Overall an 8K monitor offers 33.2 megapixels of coverage, which in a 32-inch (31.5-inch) form factor gives 280 pixels per inch. 33.2 megapixels is four times that of UHD, which is 8.3 megapixels. Users wanting to play some AAA titles at 8K on this beast are going to run into walls with memory bandwidth very quickly, however eSports titles should run OK. Using some undocumented tricks, a pair of tests in our new set of gaming benchmarks for CPU reviews can render at 8K or even 16K without needing a monitor, so you might see some numbers in due course showing where we stand with GPU power on this technology. It’s worth noting that Raja Koduri, SVP of AMD’s Radeon Technology Group, has stated that VR needs 16K per-eye at 144 Hz to emulate the human experience, so we're still a way off in the display technology reaching consumer price points at least.

From 2013 to 2016, the prices of UHD monitors fell from $3500-$5000 to $350-$500. Extrapolating this, users wanting an 8K panel on their desk in a more comfortable price bracket might have to wait until 2020 or so to get one. By then, 16K might exist, back at the $5000 price point. Maybe.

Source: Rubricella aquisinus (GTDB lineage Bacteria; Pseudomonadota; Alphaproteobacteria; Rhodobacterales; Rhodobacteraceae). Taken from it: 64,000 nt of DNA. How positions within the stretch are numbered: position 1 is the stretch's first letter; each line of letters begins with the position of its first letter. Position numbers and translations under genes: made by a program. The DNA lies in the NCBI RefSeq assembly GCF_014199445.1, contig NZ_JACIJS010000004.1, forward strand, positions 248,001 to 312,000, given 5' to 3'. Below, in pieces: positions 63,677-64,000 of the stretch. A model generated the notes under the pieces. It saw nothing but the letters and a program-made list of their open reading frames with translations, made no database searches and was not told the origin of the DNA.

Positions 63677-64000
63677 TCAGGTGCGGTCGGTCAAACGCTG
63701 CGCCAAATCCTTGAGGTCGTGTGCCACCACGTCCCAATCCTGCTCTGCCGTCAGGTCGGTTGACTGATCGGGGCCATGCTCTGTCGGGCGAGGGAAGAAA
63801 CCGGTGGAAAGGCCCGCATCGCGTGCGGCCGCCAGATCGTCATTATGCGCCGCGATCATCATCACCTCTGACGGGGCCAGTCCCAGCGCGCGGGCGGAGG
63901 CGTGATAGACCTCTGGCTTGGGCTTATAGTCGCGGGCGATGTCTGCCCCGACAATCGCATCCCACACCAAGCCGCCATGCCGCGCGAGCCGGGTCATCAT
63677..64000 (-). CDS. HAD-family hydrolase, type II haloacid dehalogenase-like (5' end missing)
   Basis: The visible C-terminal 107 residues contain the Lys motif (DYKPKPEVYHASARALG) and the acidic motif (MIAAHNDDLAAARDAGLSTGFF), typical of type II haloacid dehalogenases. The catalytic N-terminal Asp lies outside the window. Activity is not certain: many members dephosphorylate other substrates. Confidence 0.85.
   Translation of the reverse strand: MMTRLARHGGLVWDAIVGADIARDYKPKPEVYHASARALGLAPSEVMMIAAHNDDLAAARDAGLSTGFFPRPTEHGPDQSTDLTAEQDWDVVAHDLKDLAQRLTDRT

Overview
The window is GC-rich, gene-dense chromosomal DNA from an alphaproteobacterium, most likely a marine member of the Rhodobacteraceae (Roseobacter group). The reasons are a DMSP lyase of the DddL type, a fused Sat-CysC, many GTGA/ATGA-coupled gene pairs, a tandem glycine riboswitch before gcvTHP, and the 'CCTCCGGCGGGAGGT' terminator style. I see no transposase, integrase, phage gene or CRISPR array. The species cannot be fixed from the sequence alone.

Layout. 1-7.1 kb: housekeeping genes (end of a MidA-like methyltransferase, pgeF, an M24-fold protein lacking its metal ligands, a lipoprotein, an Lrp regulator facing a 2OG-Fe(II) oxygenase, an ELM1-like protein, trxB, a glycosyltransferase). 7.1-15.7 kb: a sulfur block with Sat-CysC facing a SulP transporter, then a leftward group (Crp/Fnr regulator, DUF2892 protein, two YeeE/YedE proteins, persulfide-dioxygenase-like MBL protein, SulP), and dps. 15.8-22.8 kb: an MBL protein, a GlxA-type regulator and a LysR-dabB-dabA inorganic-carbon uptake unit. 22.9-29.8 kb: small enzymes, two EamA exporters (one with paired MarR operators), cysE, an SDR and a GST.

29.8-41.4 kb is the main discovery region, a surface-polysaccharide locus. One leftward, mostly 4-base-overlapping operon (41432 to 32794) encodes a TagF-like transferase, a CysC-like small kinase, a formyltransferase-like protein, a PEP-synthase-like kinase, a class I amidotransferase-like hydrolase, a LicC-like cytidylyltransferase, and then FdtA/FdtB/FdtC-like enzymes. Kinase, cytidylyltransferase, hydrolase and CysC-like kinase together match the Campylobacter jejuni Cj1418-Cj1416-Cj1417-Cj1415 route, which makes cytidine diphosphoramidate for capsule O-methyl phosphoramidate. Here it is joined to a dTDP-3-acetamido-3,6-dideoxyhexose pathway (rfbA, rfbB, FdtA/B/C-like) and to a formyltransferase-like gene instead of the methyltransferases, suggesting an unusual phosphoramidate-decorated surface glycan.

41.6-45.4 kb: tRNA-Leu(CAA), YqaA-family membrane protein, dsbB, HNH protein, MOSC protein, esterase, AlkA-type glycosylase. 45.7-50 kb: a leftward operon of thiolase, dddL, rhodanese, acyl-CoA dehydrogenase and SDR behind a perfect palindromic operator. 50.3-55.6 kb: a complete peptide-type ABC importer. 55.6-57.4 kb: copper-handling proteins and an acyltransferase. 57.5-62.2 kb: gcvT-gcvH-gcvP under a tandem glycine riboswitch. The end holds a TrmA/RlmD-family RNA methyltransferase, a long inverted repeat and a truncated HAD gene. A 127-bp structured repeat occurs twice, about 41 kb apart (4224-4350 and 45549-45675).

Dell’s UP3218K is now available to purchase on Dell’s website for $4999. Currently taking pre-orders, the estimated shipping date is set as April 17th for US50. Linus from LinusTechTips should be happy, as they just invested in a pair of 8K video cameras. Time to submit my own acquisition request…


Image from Wikipedia

Source: Dell

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  • sor - Friday, March 24, 2017 - link

    It's actually high enough that you can pixel double, getting a crazy smooth 4K desktop. I agree that 32" is on the low side of acceptable for 4K native viewing, and as such I wonder if going 8K would even be noticeable. Reply
  • haukionkannel - Friday, March 24, 2017 - link

    It is only 280 pixels / inch so you definitely can see the difference compared to normal 4K.
    The higher pixel debsity, the better. The text is sharper, so no blurry like in HD and 2K. I have 27" 2K Dell ultrasharp and the text definitely is too blurry. 4K or 8K would Remedy that a Little bit!
    Reply
  • bernstein - Friday, March 24, 2017 - link

    yeah, my 43" 4K screen absolutely rocks! no need for 4k below that (except on a VR-Headset or a >13" Tablet). so my interest in 8K begins at about 84" or bigger or VR... Reply